Los Amigos de Huayhuash

News from Los Amigos

Check out the "recommendations" page for the latest reviews from real "Los Amigos" trekkers!

New in 2012-13!! The Valdez brothers recommended by French guidebook "Le Petit Futé"

Background and philosophy of Los Amigos

'Los Amigos of Huayhuash' was created in 2006 by a group of adventure lovers who have trekked in the Cordillera Huayhuash with the Valdez family. 

Abner, Alcides and Adolfo Valdez are Peruvian and have always lived in Chiquian, a small town in the Peruvian Andes which is the trekking trailhead for the stunning Cordillera Huayhuash. For many years they worked for agencies as guides, mule-drivers and cooks, expertly leading numerous groups around the various treks possible in Huayhuash.

Cordillera Huyhuash
Cordillera Huayhuash

Large, city-based agencies tend to charge tourists far too much, and far too little of that goes to the likes of the Valdez brothers, who do all the hard work for peanuts. The initial aim of this site was therefore to put potential trekkers directly in touch with Abner, Alcides and Adolfo rather than using an agency. The benefits are clear: as a trekker you can rest assured that you are in the extremely capable hands of real experts, and Abner, Alcides and Adolfo can earn the decent wage that they more than deserve.

Recent developments

Since the creation of "Los Amigos" in 2006, the Valdez family have developed their services, creating a small family-run business, and welcoming their sister Anamin into the business to deal with enquiries. Anamin is fluent in English and replies to email requests with ease and professionalism. Given these developments, as the creator of this website, I decided in 2012 to hand over the reins to the family themselves, who are fully operational and able to deal with the enquiries and logistics themselves, thanks to Anamin. The family are now officially registered as a business with the Peruvian authorities, which provides better security to themselves and their customers.


We strongly believe in the principal of Ecotourism as defined by the International Ecotourism Society

Responsible travel to natural areas that conserves the environment and improves the well-being of local people.

The aim being to go beyond the principal of Fairtrade tourism by creating direct links between tourists and local people providing tourism services all over the world. This is by no means an easy project, as the profit-making tour operators and agencies dominate the market and have the power to crush those who wish to help local communities in developing countries simply because they care.

I am delighted that this electronic platform run by volunteers was able to help the Valdez family develop their business. Rest assured that, despite their registration with the Peruvian authorities, the family remain dedicated to their small, simple, personalised offer which has had so much success with trekkers over the years.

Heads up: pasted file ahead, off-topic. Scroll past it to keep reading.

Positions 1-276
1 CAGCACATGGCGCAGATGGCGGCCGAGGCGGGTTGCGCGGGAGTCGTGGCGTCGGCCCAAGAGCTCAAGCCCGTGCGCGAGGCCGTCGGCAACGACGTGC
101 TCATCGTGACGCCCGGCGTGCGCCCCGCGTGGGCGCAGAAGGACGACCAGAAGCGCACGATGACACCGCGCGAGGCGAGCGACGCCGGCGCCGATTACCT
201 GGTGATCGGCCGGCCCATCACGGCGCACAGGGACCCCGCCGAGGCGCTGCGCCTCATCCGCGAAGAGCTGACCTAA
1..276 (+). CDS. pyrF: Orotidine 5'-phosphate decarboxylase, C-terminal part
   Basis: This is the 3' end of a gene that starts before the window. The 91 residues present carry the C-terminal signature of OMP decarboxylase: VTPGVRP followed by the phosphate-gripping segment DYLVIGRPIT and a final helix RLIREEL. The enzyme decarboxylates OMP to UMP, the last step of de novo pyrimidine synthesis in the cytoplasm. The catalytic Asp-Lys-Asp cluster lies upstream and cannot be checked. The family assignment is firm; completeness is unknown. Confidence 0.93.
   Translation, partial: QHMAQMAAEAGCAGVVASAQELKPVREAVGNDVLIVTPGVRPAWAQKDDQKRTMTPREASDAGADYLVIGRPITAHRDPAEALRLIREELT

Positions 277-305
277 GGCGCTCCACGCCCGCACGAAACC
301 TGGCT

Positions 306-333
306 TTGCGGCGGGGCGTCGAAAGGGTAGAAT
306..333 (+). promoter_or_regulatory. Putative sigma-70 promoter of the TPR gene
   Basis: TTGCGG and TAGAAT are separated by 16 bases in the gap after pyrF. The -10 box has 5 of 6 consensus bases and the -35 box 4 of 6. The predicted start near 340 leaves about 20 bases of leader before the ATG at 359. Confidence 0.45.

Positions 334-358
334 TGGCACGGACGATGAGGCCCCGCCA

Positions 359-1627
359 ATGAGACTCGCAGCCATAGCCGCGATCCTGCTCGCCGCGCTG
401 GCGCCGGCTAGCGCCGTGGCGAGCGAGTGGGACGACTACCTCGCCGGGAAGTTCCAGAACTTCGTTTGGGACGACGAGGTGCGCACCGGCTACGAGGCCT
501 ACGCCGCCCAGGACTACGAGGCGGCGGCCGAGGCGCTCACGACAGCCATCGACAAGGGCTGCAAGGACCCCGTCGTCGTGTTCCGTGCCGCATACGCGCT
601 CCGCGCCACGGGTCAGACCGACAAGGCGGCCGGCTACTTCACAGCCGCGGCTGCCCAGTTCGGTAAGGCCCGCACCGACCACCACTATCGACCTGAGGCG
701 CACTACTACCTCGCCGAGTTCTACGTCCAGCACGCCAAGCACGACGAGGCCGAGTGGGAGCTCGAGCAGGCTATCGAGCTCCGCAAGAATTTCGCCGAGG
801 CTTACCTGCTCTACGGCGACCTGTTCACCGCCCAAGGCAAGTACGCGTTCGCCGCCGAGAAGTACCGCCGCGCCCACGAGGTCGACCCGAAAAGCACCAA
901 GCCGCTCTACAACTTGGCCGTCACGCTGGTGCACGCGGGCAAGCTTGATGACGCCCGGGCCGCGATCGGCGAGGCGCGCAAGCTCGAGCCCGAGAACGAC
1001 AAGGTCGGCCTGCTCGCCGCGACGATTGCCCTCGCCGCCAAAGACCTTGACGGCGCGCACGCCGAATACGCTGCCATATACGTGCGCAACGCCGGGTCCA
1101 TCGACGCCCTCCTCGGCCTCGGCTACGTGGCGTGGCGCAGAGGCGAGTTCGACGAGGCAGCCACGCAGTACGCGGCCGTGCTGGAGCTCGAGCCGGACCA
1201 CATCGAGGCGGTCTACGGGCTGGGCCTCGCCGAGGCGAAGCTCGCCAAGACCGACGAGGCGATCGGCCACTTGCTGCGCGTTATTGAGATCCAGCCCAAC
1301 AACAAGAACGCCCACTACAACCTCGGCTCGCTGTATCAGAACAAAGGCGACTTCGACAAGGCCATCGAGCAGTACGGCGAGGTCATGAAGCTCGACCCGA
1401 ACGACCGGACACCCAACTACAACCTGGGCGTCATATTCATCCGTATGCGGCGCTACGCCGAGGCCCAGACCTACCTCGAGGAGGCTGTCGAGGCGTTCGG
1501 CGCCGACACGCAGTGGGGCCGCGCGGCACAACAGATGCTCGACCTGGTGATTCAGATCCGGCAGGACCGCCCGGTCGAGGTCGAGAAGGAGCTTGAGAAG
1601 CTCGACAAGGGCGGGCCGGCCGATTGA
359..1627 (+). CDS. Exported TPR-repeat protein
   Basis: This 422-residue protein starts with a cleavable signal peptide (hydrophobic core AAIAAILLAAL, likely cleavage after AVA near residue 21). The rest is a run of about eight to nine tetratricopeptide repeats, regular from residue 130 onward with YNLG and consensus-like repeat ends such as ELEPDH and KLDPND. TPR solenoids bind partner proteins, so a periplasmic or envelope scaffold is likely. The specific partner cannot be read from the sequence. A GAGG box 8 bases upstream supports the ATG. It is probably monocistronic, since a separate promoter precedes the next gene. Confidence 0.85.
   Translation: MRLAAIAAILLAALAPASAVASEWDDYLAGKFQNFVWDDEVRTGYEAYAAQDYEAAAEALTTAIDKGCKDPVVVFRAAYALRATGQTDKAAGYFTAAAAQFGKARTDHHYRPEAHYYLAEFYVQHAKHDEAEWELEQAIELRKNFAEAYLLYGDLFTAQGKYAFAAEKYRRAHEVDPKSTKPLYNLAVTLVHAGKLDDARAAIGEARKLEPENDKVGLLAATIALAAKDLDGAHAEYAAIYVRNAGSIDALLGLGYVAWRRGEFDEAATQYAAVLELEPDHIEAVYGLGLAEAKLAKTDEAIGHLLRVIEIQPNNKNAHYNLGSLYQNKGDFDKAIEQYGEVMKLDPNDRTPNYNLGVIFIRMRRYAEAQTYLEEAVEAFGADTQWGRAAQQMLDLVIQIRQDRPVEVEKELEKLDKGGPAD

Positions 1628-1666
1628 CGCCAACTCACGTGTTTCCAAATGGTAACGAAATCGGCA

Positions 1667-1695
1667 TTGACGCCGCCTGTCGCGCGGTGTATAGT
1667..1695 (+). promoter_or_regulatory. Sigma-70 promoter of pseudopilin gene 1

Leave No Trace camping

Steve and Katrijn, our "amigos" from Belgium, were particularly concerned to witness the environmental impact the increasing numbers of trekking parties are having on the pristine landscape around Huayhuash. Whilst on his trek, Steve explained the principles of "Leave No Trace" camping to Alcides, and encouraged him to dig deep catholes (pit toilets) at least 200 feet from water, camp, and trails, and to cover and disguise the catholes when finished.

The principles of "Leave No Trace" were developed in response to concerns that the increasing number of human visitors to previously uninhabited (or lightly inhabited) wilderness areas would destroy the very characteristics that make them attractive, and irreparably harm native species. While each individual visitor might have an insignificant impact, the cumulative effect of thousands and even millions of visitors to a site over the years would be profound.

Rather than removing humanity altogether from these environments, leave-no-trace camping seeks to minimize the changes we make just by visiting. It's also a courtesy to the people who'll be visiting the same place the next day or the next week, giving them a chance to experience it the same way you did. And pragmatically, the authorities who manage the place you want to visit may require that you follow leave-no-trace practices.

As Leave No Trace say, 

Take nothing but pictures. Leave nothing but footprints.

Lookout toilet at Carhuacocha